Poilievre calls for standardized testing for doctors, nurses
Conservative leader Pierre Poulevre is calling for a nationally standardized testing process to speed up the licensing process for doctors and nurses who are either immigrants or trained abroad.
Polievre said at a press conference on Sunday that this would help address the shortage of doctors currently affecting our health care system.
“We have a shortage of about 40,000 doctors in Canada today,” he said, speaking outside the Children’s Hospital of Eastern Ontario in Ottawa. “In other words, if we had all the doctors that are here in Canada today but trained abroad and working in our health care system, we could cut our doctor shortage in half.”
He proposes a “blue seal” testing standard that would also allow qualified health professionals to work in any state or territory that would volunteer to be part of the program.
His proposed program would allow healthcare professionals to take a standardized test and receive an answer within 60 days, which he said would speed up the licensing process.
Currently, the process of trying to obtain a license to practice medicine in Canada depends on which province or territory you live in. Some states have introduced new methods to streamline licensing for doctors trained outside Canada during the pandemic, but many candidates are still struggling to get the necessary approvals.
“It will work like this. there will be one standardized testing system. “Within 60 days after an immigrant or foreign-trained Canadian applies to work in their profession, they will be able to take the test and get a yes or no based on their eligibility, not based on where they come from.” said Poillievre.
“This will mean we judge our medical graduates on their merit and ability, not on bureaucracy or their background. It would also mean a national license so an Alberta doctor could practice in Nova Scotia if he fell in love with a woman there and got married and moved across the country.”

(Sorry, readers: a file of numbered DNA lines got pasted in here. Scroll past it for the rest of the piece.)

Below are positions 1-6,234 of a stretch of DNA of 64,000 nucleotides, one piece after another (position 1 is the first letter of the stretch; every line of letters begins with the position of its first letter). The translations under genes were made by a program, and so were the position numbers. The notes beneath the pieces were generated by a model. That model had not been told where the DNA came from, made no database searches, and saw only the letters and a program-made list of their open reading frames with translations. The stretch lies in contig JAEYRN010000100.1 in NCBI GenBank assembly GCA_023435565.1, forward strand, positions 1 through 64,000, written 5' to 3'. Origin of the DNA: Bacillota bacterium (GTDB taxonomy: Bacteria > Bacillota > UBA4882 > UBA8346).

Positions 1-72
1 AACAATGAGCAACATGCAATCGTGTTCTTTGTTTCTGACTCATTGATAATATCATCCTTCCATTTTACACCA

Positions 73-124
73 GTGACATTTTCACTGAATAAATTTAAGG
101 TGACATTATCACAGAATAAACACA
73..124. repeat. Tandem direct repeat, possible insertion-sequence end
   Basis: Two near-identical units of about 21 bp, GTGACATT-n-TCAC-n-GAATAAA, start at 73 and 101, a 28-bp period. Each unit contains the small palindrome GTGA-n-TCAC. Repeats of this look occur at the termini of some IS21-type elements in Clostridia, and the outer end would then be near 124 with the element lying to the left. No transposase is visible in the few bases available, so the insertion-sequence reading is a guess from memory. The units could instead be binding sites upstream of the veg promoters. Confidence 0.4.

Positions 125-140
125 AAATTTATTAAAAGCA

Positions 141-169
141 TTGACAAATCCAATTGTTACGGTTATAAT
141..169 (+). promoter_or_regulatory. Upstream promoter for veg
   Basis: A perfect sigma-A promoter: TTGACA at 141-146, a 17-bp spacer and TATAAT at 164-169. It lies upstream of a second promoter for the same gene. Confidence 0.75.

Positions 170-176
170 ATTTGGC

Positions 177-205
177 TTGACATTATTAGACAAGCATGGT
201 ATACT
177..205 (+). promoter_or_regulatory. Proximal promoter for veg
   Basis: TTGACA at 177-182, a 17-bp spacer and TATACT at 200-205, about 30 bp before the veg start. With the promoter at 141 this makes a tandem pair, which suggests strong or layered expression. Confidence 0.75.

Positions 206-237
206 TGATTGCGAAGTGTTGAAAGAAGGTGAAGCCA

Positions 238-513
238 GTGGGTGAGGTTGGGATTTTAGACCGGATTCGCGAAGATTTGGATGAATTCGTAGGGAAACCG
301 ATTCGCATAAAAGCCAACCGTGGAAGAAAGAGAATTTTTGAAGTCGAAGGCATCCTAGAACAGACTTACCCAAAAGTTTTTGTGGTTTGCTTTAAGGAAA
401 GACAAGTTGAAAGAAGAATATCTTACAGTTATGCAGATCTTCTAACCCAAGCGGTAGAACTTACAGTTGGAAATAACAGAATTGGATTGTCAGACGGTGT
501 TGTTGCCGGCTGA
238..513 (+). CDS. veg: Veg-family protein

Six million Canadians do not have a family doctor, and many spend months or even years looking or on waiting lists.
Polievre told the story of a young Canadian woman who went to medical school in Ireland and then went to California to do a residency because she couldn’t get accepted to a residency in Canada, saying it “didn’t make sense.”
The “blue seal standard” is an idea taken from regulated trades, he said, where trades such as carpenters, industrial electricians, crane operators and other workers in regulated trades can take one testing standard to qualify to work anywhere. in Canada
“It’s common sense,” Polievre said. “If you can do the job, you should get the job. If you are a doctor, you should not drive a taxi.”
Canada’s shortage of doctors and nurses is only growing, leaving provinces scrambling to find answers.
British Columbia in January released a new payment plan for physicians in hopes of addressing the physician shortage.
CTV News learned last week that there were more than a dozen nurses is going to be reduced at an Ontario hospital at the end of the month due to funding cuts. This comes as Ontario’s Conservative government has underspent on health care in recent years, Ontario’s fiscal watchdog reported last year that the state left $5.5 billion in 2021 funds unspent, including spending nearly $1.3 billion less than planned on health care.
Polievre’s plan for Blue Seal standard tests comes ahead of the federal government’s next budget, which will be tabled in parliament on March 28.
With files from The Canadian Press.
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